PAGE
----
February 03, 2011,
L.H. asks from Bedford Hills, NY on January 30, 2008
My 5 month old son has recently starting scratching his head relentlessly when he's tired. He doesn't do it when fully awake, so I don't think there's a skin issue. We've already been to the doctor and she said it's "developmental". Has anyone else experienced this problem? I'm assuming he'll grow out of it and until then we're using pjs with "mittens" and keeping his nails as short as possible. thanks.
T.B. answers from New York on January 31, 2008
My 3 yr old son did the same thing and now so does my 3 month old daughter. We found keeping cotton hats on when they started happening really helped (neither one liked their hands covered.)once the baby falls asleep we would pull the hat off. Don't worry it will only occur for a short period of time, they out grow it pretty quickly.
L.P. answers from New York on January 31, 2008
Not to worry! He just likes to rub something when he falls asleep. Get him a blanket with a silk trim around it. He can rub the silk, put it in his hands when he is getting sleeping and show him. He will love it. Everykid I ever tried this with loved it !
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C.S. answers from New York on January 30, 2008
My son went through the same thing. It was TERRIBLE. His head was so scratched up people would stop and ask me what his problem was. As he would drift off the sleep, he would scratch his head. For no apparent reason. I look back at his baby pictures and his forehead is scratched up in all of them.
He grew out of it.
I did the same as you, I kept his nails as short as possible. After I cut them I would file them with an emery board to make sure there were no sharp edges.
And that is when he started sleeping his lovey. Once he found a new way to soothe himself, the scratching stopped.
Good luck, hopefully this phase will be a short-lived-one! :)
A.C. answers from Dallas on February 03, 2011
My 15 month old daughter was born with eczema, and she would scar
herself from scratching at night. We went out and purchased the
traditional scratch mittens from the store, however she would rub
them off during the night. As not only does she have a habit of
scratching, but rubbing against things with her wrists as well.
After trying several different mitten products with disappointment,
my wife developed ScratchMeNots. They are fun/creative looking
mitten-sleeves that are hard for babies to take off. The mittens are
made of silk, and the body is a bamboo-blend. Our daughter has been
wearing them for about a year now, and her skin looks so much
healthier, she can scratch without harming herself. Although, the
ScratchMeNot may not cure the Eczema, it gave us time to figure out
what triggered her eczema without her little scratching fingers
undoing any progress we've made. They have truly helped our daughter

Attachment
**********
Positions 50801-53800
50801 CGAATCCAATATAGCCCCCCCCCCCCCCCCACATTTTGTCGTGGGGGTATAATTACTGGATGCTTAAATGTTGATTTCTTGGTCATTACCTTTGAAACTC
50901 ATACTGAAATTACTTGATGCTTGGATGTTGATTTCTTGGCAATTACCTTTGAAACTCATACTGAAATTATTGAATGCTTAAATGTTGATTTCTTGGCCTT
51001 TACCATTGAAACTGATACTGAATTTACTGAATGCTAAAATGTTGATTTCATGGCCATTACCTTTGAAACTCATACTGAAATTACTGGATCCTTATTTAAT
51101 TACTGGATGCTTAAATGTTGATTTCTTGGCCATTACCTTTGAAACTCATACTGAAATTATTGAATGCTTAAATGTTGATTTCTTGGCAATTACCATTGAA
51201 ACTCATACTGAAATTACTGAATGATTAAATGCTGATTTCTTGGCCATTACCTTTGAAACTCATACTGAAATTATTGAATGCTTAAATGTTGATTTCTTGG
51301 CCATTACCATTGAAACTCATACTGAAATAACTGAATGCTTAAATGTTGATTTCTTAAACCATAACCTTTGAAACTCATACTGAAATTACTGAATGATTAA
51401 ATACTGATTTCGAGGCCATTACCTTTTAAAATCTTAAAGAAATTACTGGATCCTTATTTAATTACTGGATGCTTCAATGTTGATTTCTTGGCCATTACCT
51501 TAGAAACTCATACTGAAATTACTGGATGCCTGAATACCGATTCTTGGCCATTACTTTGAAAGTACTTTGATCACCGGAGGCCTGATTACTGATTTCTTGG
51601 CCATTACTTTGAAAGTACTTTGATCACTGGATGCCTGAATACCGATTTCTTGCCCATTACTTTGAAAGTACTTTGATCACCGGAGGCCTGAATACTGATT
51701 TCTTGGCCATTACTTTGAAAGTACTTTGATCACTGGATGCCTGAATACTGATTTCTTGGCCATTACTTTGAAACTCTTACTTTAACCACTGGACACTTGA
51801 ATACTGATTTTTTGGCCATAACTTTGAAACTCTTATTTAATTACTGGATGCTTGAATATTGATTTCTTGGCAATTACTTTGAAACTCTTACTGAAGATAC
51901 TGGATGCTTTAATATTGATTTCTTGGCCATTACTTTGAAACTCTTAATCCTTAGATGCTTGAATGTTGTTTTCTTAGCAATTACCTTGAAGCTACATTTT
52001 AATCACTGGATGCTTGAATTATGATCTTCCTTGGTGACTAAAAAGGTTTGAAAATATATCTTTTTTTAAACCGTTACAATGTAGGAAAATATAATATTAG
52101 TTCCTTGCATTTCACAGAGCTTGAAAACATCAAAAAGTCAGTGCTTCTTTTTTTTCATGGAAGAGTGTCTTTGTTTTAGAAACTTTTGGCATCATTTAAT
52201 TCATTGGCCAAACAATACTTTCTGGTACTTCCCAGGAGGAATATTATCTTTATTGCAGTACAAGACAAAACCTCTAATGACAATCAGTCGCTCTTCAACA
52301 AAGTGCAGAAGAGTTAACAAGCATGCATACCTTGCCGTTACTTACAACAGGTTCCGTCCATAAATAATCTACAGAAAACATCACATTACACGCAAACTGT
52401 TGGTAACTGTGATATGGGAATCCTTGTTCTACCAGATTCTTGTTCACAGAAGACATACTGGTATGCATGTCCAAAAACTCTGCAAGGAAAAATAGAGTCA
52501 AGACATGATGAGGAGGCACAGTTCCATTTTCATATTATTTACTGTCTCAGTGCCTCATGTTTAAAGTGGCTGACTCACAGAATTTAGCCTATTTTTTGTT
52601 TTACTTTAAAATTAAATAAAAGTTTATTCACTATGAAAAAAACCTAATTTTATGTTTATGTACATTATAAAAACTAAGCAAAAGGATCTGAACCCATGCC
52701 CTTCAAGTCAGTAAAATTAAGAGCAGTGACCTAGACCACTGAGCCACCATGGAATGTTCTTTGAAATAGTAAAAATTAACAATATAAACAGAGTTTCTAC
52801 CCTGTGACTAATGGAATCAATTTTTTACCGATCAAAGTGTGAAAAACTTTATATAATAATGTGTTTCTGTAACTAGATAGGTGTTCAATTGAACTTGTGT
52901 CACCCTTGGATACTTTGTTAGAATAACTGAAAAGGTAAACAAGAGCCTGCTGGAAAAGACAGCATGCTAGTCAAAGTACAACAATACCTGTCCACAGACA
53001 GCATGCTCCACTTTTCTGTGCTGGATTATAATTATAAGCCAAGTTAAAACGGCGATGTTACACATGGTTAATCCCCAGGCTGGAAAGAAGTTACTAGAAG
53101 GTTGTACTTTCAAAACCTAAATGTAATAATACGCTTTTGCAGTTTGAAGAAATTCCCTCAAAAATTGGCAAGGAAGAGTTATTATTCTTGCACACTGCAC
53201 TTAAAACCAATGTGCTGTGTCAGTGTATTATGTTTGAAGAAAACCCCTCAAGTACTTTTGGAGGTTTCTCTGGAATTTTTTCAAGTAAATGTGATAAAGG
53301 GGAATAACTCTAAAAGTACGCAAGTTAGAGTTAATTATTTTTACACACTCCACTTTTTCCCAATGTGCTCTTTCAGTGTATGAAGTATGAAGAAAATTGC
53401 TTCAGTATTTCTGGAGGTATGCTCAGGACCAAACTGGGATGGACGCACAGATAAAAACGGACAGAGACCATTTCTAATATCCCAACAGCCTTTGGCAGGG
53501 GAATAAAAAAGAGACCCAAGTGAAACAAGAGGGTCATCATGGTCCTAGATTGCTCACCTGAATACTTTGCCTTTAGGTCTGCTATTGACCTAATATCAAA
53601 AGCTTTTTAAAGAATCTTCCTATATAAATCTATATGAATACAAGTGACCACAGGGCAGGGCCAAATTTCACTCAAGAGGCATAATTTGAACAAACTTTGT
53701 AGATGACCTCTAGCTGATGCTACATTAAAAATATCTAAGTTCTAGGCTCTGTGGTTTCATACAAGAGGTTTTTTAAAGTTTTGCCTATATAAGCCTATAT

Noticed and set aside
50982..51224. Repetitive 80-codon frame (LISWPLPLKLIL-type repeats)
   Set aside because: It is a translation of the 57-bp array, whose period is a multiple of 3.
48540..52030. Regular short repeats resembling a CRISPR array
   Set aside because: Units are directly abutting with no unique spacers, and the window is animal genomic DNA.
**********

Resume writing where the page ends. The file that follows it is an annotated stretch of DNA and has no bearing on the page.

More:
and many other children. And I am sure they can benefit other
children as well. Check them out: www.scratchmenot.com
A.U. answers from New York on January 31, 2008
My daughter who is 11 months old also scratches her head. Evidently it's normal. I know a lot of babies that do it - also always when tired. My pediatrician is not at all concerned.
H.W. answers from New York on January 31, 2008
When pregnant with my first child, close to term, when his head was already in the downward position, I used to feel a definite tickling in the lower right front of my abdomen. It was frequent and I could not for the like of me figure out what it was.
Eventually when he was born, most times, while lying on his back, he would be scratching the top of his head! My husband has always had this habit, so too his father. They each have a bald spot where they have been scratching for years.
As our son grew, he seemed to have forgotten to carry on with this practice. However, as he got into his teens, he would scratch sometimes. At those moments, I gently pointed out to him that that was what his father did and that he should notice the results. I also related to him my experience with him in utero.
When he had started sucking his finger, I put a sock on his hand. Within a matter of days, I had had to remove it; it was causing him undue distress; after all, as babies we first experience our world with our mouths. He stopped sucking his finger around the age of six.
I believe we should trust our children to make wise decisions based on their own observations and experiences. Our emotions and fears communicate themselves to our children and they end up playing out our fears and doing exactly what we prefer them not to do.
Hopefully, this has been of some help to you.
R.I. answers from New York on January 31, 2008
Both my boys did that (one still does, he's almost six months). I don't think they did it as rigorously as it sounds like your does but they grew out of it.
L.B. answers from New York on January 31, 2008